Early in his career, he developed methodologies for the production of therapeutic agents on a large scale. Working for a pharmaceutical company, he was in charge of a development unit that transferred ideas and procedures from the research lab into the manufacture of antibiotics, steroids and enzymes in large quantities.
At the University of Michigan, he turned his attention to the more medical aspects of research, and soon began working on understanding how certain tissues, particularly those in the kidney, separate toxic materials from blood. His research led him to develop an ideal artificial membrane that sorts molecules by size, allowing researchers to understand how tissues sort molecules and also to design membranes for use in devices such as the artificial kidney.
Schultz became interested, too, in how biological cells select nutrients while preventing harmful chemicals from gaining access to the cells' interior. His research on carrier-mediated transport helped pave the way for industry to develop liquid membranes for purification processes.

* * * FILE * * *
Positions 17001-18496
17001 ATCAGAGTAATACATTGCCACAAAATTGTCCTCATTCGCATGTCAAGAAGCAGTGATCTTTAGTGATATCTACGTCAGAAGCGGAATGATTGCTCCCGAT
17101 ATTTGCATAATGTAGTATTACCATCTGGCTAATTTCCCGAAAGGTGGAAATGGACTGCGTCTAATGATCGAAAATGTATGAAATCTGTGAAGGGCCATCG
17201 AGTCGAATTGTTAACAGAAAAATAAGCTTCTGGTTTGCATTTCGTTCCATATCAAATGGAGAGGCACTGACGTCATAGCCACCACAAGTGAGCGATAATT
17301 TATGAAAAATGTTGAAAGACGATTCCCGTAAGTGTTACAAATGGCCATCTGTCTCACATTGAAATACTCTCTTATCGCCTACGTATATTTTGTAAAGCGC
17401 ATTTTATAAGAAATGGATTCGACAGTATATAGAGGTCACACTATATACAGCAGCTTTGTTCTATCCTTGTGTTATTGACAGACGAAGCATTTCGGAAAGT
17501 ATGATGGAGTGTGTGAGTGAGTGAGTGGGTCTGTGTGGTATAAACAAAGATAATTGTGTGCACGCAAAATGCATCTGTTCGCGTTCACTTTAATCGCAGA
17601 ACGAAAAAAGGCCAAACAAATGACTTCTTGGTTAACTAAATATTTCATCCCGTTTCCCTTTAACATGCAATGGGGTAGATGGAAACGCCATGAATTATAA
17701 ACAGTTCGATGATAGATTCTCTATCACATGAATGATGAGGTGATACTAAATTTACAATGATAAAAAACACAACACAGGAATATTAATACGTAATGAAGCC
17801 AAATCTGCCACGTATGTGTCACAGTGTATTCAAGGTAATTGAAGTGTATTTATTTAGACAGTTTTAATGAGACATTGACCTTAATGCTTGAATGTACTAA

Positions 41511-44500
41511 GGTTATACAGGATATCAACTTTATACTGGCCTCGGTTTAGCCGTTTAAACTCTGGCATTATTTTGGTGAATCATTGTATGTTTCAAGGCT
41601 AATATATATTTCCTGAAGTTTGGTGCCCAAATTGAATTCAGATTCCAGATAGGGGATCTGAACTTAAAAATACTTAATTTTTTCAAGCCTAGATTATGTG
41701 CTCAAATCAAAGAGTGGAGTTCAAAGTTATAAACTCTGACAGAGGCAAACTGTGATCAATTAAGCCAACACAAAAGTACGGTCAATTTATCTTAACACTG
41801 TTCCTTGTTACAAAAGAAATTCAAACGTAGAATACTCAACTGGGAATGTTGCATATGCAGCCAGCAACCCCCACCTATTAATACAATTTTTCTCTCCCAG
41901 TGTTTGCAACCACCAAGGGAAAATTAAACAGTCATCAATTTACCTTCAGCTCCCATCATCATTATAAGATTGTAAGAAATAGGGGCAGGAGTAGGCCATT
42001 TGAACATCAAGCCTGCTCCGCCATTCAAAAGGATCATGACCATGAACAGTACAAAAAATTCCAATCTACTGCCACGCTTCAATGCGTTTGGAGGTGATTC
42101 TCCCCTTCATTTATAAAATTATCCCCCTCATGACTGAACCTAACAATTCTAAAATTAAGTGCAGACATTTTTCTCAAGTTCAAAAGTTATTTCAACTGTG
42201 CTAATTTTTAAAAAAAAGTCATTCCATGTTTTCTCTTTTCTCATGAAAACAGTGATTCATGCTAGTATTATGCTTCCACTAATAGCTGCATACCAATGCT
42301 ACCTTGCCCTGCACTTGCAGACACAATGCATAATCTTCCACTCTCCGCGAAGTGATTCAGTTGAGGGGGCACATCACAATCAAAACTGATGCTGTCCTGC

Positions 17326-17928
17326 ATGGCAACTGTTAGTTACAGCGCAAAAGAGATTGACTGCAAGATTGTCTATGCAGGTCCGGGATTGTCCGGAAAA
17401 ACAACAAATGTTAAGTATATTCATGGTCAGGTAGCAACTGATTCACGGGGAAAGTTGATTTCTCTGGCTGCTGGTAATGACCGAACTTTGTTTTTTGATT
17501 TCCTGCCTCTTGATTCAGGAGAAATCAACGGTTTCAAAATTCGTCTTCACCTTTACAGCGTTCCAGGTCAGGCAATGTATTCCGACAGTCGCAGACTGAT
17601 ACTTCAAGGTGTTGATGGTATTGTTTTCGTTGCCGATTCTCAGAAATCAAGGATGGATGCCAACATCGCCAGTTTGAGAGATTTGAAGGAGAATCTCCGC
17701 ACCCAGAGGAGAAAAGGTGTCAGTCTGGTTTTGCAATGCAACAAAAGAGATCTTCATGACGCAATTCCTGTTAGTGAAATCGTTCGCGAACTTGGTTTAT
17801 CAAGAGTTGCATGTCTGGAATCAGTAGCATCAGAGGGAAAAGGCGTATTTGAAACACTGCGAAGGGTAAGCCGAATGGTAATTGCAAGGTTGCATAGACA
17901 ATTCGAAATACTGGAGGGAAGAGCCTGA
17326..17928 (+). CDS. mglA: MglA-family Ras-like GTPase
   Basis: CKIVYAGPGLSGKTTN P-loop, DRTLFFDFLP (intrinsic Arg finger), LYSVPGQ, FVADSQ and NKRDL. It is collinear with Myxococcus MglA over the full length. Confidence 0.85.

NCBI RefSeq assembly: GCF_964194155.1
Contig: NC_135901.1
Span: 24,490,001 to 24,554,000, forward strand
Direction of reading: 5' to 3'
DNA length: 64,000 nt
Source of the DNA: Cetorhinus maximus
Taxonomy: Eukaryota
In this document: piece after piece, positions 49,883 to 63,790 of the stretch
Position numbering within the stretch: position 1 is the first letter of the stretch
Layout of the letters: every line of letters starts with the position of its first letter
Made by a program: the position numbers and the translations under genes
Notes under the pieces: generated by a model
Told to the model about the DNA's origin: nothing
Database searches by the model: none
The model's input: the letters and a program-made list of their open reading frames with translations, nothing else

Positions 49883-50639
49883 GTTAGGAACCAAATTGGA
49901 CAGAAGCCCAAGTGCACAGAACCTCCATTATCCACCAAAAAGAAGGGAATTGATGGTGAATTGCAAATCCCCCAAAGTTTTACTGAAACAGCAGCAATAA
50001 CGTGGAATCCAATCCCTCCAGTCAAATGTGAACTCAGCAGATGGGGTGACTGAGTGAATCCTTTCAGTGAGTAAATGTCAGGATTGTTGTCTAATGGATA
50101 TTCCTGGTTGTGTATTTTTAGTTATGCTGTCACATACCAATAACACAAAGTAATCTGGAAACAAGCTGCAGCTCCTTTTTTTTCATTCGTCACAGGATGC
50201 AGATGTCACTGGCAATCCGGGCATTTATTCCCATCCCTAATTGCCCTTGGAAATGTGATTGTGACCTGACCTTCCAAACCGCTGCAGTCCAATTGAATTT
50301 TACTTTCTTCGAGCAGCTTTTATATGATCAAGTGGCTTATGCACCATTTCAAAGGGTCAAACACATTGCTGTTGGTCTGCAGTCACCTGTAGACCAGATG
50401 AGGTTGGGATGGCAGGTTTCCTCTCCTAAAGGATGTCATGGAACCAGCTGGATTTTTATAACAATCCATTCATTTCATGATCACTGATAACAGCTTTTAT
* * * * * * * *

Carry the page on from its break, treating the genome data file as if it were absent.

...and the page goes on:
He received his bachelor's and master's degrees in chemical engineering at Columbia University, and his doctorate in biochemistry from the University of Wisconsin.
The author or coauthor of more than 120 research papers, he has edited six books and holds several patents. He has been editor-in-chief of the journal Biotechnology Progress for 20 years, and serves on the editorial boards of several other scientific journals.
He is a founding member and past president of the American Institute for Medical and Biological Engineering, which serves and coordinates a broad constituency of medical and biological scientists and practitioners, bioengineering societies, bioengineering departments and biomedical industries.
A member of the National Academy of Engineering
|Contact: Iqbal Pittalwala|
University of California - Riverside